Sunday, August 7, 2011

Bette Davis | The Singer

Do the terms 'recording-artist' or 'singer' come to mind when you hear the name Bette Davis? Well it should, because throughout her long career, Bette full-filled that title quite a few times. Continue reading to learn about Bette Davis... the singer.

The first time we would see Bette Davis sing was in the 1943 star-studded World War II film Thank Your Lucky Stars. In the film Bette performs the comedic war-related song "They're Either Too Young or Too Old."

In 1952 Bette Davis starred in the Broadway musical Two's Company. A soundtrack to this show was released as an LP featuring 5 tunes by Bette ('Turn Me Loose on Broadway', 'Roll Along Sadie', 'Purple Rose', 'Just Like A Man' & 'Finale')

The next time we would see Bette sing on screen would be in the 1962 film Whatever Happened Baby Jane? where we see her, as former child star Jane Hudson, belt out the tune "I've Written A Letter To Daddy."

While promoting Whatever Happened To Baby Jane, Bette made an appearance on "The Andy Williams Show" on December 20th, 1962. On the show she performed a tune she performed in the 1952 Broadway musical Two's Company called "Turn Me Loose On Broadway" and the rocking number "Whatever Happened To Baby Jane."


On February 21st, 1965 Bette Davis made an appearance on the television show Hollywood Palace. Here we see her perform one of her non-movie related music recordings, 'Single.' In her 1987 memoir, she explains this song was written in response to Richard Burton's 'The Married Life.'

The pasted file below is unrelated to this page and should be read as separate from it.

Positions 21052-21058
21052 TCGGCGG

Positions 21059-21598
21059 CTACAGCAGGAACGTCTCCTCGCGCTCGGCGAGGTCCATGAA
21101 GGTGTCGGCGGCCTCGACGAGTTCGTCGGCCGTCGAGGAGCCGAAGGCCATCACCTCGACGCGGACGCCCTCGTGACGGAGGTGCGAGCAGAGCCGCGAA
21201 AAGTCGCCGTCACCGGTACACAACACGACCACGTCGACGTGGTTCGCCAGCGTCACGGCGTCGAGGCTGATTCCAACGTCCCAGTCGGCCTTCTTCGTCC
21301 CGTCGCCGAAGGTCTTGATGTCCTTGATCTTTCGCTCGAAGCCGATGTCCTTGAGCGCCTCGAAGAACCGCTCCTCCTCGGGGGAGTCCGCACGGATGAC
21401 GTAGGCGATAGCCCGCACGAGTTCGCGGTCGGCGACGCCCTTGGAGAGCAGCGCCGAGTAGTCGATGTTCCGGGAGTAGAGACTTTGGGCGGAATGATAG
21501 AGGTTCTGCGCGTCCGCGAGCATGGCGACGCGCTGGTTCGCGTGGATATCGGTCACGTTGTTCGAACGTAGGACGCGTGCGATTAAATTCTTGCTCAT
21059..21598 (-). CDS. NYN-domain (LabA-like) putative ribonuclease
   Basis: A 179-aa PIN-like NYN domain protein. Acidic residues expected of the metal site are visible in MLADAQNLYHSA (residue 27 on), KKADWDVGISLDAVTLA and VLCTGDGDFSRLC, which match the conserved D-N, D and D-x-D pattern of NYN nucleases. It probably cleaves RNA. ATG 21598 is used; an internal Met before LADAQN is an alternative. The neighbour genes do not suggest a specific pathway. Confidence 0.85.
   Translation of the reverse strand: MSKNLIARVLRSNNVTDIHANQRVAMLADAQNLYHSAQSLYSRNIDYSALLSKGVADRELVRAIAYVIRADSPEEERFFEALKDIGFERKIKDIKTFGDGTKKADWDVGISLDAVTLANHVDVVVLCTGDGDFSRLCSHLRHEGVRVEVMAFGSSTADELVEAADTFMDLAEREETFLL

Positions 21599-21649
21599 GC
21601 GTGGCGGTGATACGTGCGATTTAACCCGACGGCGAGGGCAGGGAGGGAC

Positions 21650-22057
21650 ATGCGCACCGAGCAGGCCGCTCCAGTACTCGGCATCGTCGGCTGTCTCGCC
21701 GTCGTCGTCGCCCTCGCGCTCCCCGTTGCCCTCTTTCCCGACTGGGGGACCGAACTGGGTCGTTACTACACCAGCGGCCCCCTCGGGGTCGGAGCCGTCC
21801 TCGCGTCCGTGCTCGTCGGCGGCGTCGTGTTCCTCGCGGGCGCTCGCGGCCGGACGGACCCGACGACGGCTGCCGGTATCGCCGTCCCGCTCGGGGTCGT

On March 1st, 1965 Bette Davis, along side Olivia DeHavilland, made an appearance on the television show "I've Got A Secret" to promote their upcoming release Hush, Hush Sweet Charlotte. Bette went on to sing the title track "Hush, Hush Sweet Charlotte." [Bette had also hoped to sing the song at the Academy Awards, but the song became a Top 10 hit for singer Patti Page]


Also in 1965, Bette recorded a two-sided single for Bell Records titled "Life Is A Lonely Thing"/"Mother Of The Bride".

Bette Davis' last adventure into music happens in 1976 when she teamed up with EMI Records. The 68 year old actress recorded "Miss Bette Davis Sings!" at Abbey Road Studios in London with producer Norman Newell and arranger/conductor Roger Webb. The two gentlemen worked within Bette's limited vocal range to produce an album that any Bette Davis fan would love. Half of the songs are from Bette Davis' films. We see her recreate "They're Either Too Young or Too Old", "It Can't Be Wrong" [from Now, Voyager], "I've Written A Letter To Daddy", 'Hush, Hush Sweet Charlotte' [the title track of that film], and even some dialogue from All About Eve.

The original LP cover

The other songs on the album were more mature and philosophical, particularly the Newell/Webb contribution "Growing Older, Feeling Younger."

The re-issue LP cover

I do not think anyone would call Bette Davis a great singer, but as you can see from the above examples, she could definitely hold a tune. She had a distinctive, identifiable voice that she used to act out every syllable of her lyrics. This is just one more thing Bette Davis could not do wrong.

Here is one last video of Bette Davis singing. This one comes from 1977 with Bette singing 'I Wish You Love.'

If you are interested in purchasing a copy of "Miss Bette Davis" visit iTunes or Amazon.


  1. Now that was downright interesting! Thank for a great post. I guess Bette COULD do it all!

  2. I really loved Bette singing "I've Written a Letter to Daddy" in WTBJ? Great post. And by the way, thanks for adding me to your blog roll!

  3. I love how Bette Davis barrels through any song, but my favorite is that performance of "What Ever Happened to Baby Jane". She really rocks it!

  4. Very interesting post, indeed. I had never heard Davis singing, so I loved to learn that about her. Thank you!

  5. A very unique and fascinating post Craig. I love it. Great job.